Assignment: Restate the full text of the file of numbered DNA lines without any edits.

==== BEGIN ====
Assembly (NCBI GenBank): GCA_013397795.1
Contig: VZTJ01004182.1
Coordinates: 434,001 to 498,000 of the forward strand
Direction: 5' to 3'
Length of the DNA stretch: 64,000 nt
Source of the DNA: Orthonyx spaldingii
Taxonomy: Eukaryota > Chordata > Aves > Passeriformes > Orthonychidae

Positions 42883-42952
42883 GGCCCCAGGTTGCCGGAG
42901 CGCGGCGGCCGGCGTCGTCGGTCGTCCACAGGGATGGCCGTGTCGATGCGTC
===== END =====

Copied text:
Assembly (NCBI GenBank): GCA_013397795.1
Contig: VZTJ01004182.1
Coordinates: 434,001 to 498,000 of the forward strand
Direction: 5' to 3'
Length of the DNA stretch: 64,000 nt
Source of the DNA: Orthonyx spaldingii
Taxonomy: Eukaryota > Chordata > Aves > Passeriformes > Orthonychidae

Positions 42883-42952
42883 GGCCCCAGGTTGCCGGAG
42901 CGCGGCGGCCGGCGTCGTCGGTCGTCCACAGGGATGGCCGTGTCGATGCGTC